10 Ways to Make Networking More Successful in Online Events

By Jonathan McCallum, VP & CSO—GPJ United Kingdom

For centuries the process of ‘the sale’ has been facilitated by the power of a face-to-face moment. It’s proved a lot harder in a ‘virtual,’ or online environment. Here are 10 ways which may help redress the balance.

An exit strategy, or process, is a founding principle to contracts, whether that be a flat let, a lease of a car, or even your Netflix contract. 

They are fundamental at in-person live events too, for example, by clearly marking an exit in case of an emergency. It’s not because we want people to leave, it’s so that people know they can, easily, or clearly. The point being it creates an atmosphere of reassurance and commitment. Either consciously or unconsciously. Creating the headspace to focus on more important things. 

Imagine sitting on a plane, not just currently, I mean under normal conditions, with the seat belt lights on, the engines fired up and you begin to rumble down the runway, the air cabin crew shouts over the tannoy – “meh, exits? When do we ever use those?” A sudden anxious feeling ensues.

Communicating the facilitation and reassurance of an exit can help retention within a networking environment.

Other principles for success are ones beloved by every planner and strategist from cravat wearing ranconteurs to performance focused Knights of the Realm. Nudge Theory, making small shifts in behaviour and Marginal Gains, positively compounding small improvements.

The following list is not exhaustive. But following the guidance of the principles above here are ten ways which are sure to contribute towards the success of your networking and sales conversion efforts:

  1. The Approved Departure  A simple nudge. Rather than the blunt, ‘Jon Smith has left the meeting,’ the wording is changed to a more appropriate and sensitive ‘Thank you, an interesting session, unfortunately I have to leave early. Please do follow up.’ Or words to that effect. Communicated in advance as part of joining instructions it negates a barrier.
  2. The Lobby – Include a concierge-style chat function in the sessions lobby. Allow attendees to ask questions, advice on sessions as they are about to start, to alleviate any last minute reservations. Also use the format to guide matchmaking of prospects and partner opportunities.
  3. The Window Shopper – Being able to have an ‘external’ view to a session, or discussion is an enabler. It allows people to assess the content before joining. You can watch the stream, or view the discussion before joining. As an added effect, live curated pop-up banners which ‘sell’ the content, for example ‘X is discussing how be more effective in the deployment of Y. Overall this approach helps address a behaviour often seen at in-person events. At smaller in-exhibition talks and sessions have you noticed a phenomena where seats in the session are near empty, but you can’t move in the standing room around the edge? People don’t like to commit = exit strategy.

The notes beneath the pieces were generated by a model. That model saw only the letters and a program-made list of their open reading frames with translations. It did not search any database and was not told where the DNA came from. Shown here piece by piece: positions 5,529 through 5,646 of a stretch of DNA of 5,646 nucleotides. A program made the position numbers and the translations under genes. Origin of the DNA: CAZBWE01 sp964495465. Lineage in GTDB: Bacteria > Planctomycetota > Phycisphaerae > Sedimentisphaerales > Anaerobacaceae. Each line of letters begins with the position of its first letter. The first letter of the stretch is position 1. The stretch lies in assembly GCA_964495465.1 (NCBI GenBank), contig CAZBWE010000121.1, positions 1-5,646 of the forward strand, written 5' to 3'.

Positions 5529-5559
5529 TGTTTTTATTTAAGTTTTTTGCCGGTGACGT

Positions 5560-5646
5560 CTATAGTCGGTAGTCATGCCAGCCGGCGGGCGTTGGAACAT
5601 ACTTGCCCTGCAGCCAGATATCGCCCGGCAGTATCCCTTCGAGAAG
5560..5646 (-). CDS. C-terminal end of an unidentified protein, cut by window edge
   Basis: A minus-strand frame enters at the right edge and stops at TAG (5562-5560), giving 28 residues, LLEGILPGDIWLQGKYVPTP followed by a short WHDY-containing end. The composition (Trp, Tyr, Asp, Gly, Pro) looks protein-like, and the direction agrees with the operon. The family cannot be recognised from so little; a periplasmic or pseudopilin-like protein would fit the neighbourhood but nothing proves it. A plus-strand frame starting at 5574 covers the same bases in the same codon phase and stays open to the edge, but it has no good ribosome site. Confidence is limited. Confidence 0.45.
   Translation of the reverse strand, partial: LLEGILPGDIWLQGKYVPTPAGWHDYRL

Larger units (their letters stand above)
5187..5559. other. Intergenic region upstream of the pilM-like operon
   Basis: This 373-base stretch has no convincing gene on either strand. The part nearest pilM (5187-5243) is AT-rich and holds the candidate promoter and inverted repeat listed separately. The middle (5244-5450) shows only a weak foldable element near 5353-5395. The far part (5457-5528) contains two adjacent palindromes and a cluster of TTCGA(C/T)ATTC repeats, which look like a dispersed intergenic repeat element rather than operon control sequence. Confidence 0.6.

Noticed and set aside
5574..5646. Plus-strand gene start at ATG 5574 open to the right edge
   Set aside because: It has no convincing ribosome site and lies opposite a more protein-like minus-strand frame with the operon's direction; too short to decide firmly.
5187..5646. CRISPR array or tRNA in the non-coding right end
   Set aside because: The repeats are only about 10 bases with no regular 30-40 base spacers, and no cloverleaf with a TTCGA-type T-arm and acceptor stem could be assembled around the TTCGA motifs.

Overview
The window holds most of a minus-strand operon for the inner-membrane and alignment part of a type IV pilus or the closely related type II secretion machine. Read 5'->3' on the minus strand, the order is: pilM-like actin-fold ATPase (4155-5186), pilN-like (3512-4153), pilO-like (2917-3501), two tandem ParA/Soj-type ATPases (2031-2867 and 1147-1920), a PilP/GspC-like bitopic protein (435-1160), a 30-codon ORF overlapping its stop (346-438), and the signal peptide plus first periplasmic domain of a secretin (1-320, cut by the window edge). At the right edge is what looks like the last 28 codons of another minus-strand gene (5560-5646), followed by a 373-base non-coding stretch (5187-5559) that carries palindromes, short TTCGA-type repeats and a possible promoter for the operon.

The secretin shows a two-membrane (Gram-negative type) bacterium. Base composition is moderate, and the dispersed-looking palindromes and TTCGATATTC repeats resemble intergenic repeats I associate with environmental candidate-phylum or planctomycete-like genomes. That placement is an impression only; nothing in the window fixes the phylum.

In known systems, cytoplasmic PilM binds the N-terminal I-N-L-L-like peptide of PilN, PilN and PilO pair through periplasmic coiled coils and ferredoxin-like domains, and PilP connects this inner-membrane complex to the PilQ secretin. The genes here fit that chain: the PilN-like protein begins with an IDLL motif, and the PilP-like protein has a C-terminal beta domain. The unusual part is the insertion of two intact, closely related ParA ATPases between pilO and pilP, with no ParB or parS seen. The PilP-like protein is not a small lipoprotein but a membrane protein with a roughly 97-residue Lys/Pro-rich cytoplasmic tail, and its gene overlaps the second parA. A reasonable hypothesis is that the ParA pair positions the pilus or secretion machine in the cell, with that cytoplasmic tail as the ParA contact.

4. The Fishbowl – A similar approach to the ‘window shopper’, but you immediately join as a viewer. A small moderated group leads the on-camera discussion; you join as an off-camera observer. If you want to join the discussion simply submit a question and the moderator can invite you into the discussion at that moment. 
  5. The Clubhouse – Pioneered by the Clubhouse app, hence the credit. An audio-only version of the fishbowl. This could be a ‘that was so last week’ statement by the time anyone reads this, but it seems Clubhouse and their approach is the next big thing for networking and community.
  6. The Follow Up – Another simple nudge. As part of joining instructions, communicate that if you need to leave early there is a ‘leave with a follow up button.’ Allowing you to plan an exit knowing that you have the option of registering to speak with a representative, or receive further information.
  7. The Invited Guest – Key prospects are invited and accompanied to a session, providing them with exclusive post-session access to the speakers/experts.
  8. The Host – Another combination of approaches, except in this method, you allow attendees to nominate a topic, or question for discussion, which they host in their ‘own’ room. A moderator facilitates the room and can match and make recommendations for people to connect based on joining profiles. Similar to an in-person event ‘Braindate.’ 
  9. The Bonus Session – Reward attendees who attend a set number of targeted sessions with exclusive access to a ‘non-advertised’ session. The potential of the session is promoted, but the content isn’t until you start the journey to qualify. Part gamification, part differentiation. Exclusivity and scarcity are powerful tools to deploy. 
  10. The phone call – I did one the other day. I’d forgotten how productive they are. No thinking about, ‘do I wave at the end or not’? ‘Is it just me that’s pixelated’? Etc. Balance is key, give people options, provide a call back function within the experience.

Overall, my advice is never forget about the core tenets of human behaviour. 

It may not be possible to recreate the exact same experience online. That’s okay, focus on the things you can control and create the best results for the environment you’re using. 

Don’t try and recreate the elements of an in-person event online that will just not be effective. Recognise and respect the differences.

It’s Hybrid next. I hope your audience segmentation and profiling is up to scratch.